Sulphursoil - Delano Development Corporation

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A sizable amount of technical information has been accumulated on the effects of agricultural applications of the natural mineral product called Sul-Fe. This technical information supports the field observations of farmers, landscapers and gardeners who have used the product. Sul-Fe is often evaluated in terms of its sulphur content alone. When compared to elemental sulphur (100% sulphur), the 18 to 21% sulphur content of Sul-Fe seems relatively low. However, as the following technical data indicates, when judged on actual effects, Sul-Fe's complex mixture of minerals has several advantages over elemental sulphur. When judged on the basis of soil acidulation, Sul-Fe ... continued below

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Creator: Unknown. June 1, 1985.

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Description

A sizable amount of technical information has been accumulated on the effects of agricultural applications of the natural mineral product called Sul-Fe. This technical information supports the field observations of farmers, landscapers and gardeners who have used the product. Sul-Fe is often evaluated in terms of its sulphur content alone. When compared to elemental sulphur (100% sulphur), the 18 to 21% sulphur content of Sul-Fe seems relatively low. However, as the following technical data indicates, when judged on actual effects, Sul-Fe's complex mixture of minerals has several advantages over elemental sulphur. When judged on the basis of soil acidulation, Sul-Fe has more immediate effects than elemental sulphur. The rapid acidifying effect is due to Sul-Fe's content of crystalline sulphuric acid. Sul-Fe also has long-term effects on soil pH due to its content of sulphur and sulfides and the time required to oxidize these materials. Elemental sulphur contains sulphur in only one chemical form which must be microbially oxidized before it becomes reactive in the soil solution, a reaction that takes quite some time in some soils. Sul-Fe is thus better than elemental sulphur in terms of immediate effects and comparable in terms of long term effects. Applied blends of Sul-Fe supplemented with elemental sulphur may provide for a maximization of both short and long term effects. An additional benefit derived from the use of Sul-Fe is the addition to the soil of a variety of trace nutrients including iron, calcium, zinc, copper, manganese, magnesium, and molybdenum.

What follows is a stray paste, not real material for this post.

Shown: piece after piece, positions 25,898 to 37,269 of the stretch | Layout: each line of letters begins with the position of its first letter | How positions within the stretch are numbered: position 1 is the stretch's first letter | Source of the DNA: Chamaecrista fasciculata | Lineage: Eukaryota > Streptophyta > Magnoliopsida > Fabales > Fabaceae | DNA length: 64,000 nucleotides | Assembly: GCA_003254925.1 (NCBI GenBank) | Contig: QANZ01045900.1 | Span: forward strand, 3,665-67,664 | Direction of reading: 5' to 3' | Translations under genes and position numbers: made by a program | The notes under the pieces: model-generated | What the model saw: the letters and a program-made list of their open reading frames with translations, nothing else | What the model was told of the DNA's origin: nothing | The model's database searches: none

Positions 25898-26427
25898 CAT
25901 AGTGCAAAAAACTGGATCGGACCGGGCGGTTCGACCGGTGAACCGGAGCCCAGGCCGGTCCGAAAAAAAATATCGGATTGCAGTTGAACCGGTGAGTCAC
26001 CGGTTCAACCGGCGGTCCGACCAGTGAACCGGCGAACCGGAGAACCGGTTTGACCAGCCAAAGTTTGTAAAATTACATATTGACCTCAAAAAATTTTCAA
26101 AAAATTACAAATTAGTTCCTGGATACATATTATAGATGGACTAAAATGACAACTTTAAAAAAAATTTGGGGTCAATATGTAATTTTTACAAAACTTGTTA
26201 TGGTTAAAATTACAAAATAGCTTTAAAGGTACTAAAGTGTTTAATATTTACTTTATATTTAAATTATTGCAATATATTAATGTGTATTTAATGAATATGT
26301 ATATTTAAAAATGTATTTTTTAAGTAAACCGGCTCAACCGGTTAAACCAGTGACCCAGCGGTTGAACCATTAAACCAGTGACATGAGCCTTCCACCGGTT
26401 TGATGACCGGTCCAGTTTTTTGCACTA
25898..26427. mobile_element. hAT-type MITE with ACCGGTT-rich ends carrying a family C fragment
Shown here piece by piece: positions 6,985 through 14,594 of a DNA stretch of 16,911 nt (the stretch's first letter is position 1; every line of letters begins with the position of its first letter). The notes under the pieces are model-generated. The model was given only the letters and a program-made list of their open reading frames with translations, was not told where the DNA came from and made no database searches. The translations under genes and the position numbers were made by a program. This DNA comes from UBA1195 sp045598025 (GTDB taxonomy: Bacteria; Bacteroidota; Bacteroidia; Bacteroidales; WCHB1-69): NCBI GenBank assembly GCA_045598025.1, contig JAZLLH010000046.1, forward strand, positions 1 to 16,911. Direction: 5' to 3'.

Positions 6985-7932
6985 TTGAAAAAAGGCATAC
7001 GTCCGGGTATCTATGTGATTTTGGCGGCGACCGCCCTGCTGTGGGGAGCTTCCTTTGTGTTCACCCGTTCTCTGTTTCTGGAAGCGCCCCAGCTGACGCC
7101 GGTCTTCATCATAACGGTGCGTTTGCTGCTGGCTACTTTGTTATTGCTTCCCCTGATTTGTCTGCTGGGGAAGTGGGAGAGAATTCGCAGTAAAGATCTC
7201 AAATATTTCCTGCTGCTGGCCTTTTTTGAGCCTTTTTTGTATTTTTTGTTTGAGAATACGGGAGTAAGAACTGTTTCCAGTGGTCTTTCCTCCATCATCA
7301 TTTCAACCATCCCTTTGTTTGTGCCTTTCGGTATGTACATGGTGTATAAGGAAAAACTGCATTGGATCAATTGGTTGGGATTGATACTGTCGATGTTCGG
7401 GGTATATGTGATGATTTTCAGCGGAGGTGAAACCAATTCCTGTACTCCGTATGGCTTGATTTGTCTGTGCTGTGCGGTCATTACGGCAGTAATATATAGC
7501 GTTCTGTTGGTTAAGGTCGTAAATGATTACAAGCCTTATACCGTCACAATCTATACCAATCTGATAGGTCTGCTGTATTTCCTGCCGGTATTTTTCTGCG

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  • Report No.: None
  • Grant Number: None
  • DOI: 10.2172/883394 | External Link
  • Office of Scientific & Technical Information Report Number: 883394
  • Archival Resource Key: ark:/67531/metadc892856

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Office of Scientific & Technical Information Technical Reports

Reports, articles and other documents harvested from the Office of Scientific and Technical Information.

Office of Scientific and Technical Information (OSTI) is the Department of Energy (DOE) office that collects, preserves, and disseminates DOE-sponsored research and development (R&D) results that are the outcomes of R&D projects or other funded activities at DOE labs and facilities nationwide and grantees at universities and other institutions.

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Creation Date

  • June 1, 1985

Added to The UNT Digital Library

  • Sept. 23, 2016, 2:42 p.m.

Description Last Updated

  • Dec. 2, 2016, 1:16 p.m.

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Sulphursoil - Delano Development Corporation, report, June 1, 1985; United States. (digital.library.unt.edu/ark:/67531/metadc892856/: accessed November 19, 2017), University of North Texas Libraries, Digital Library, digital.library.unt.edu; crediting UNT Libraries Government Documents Department.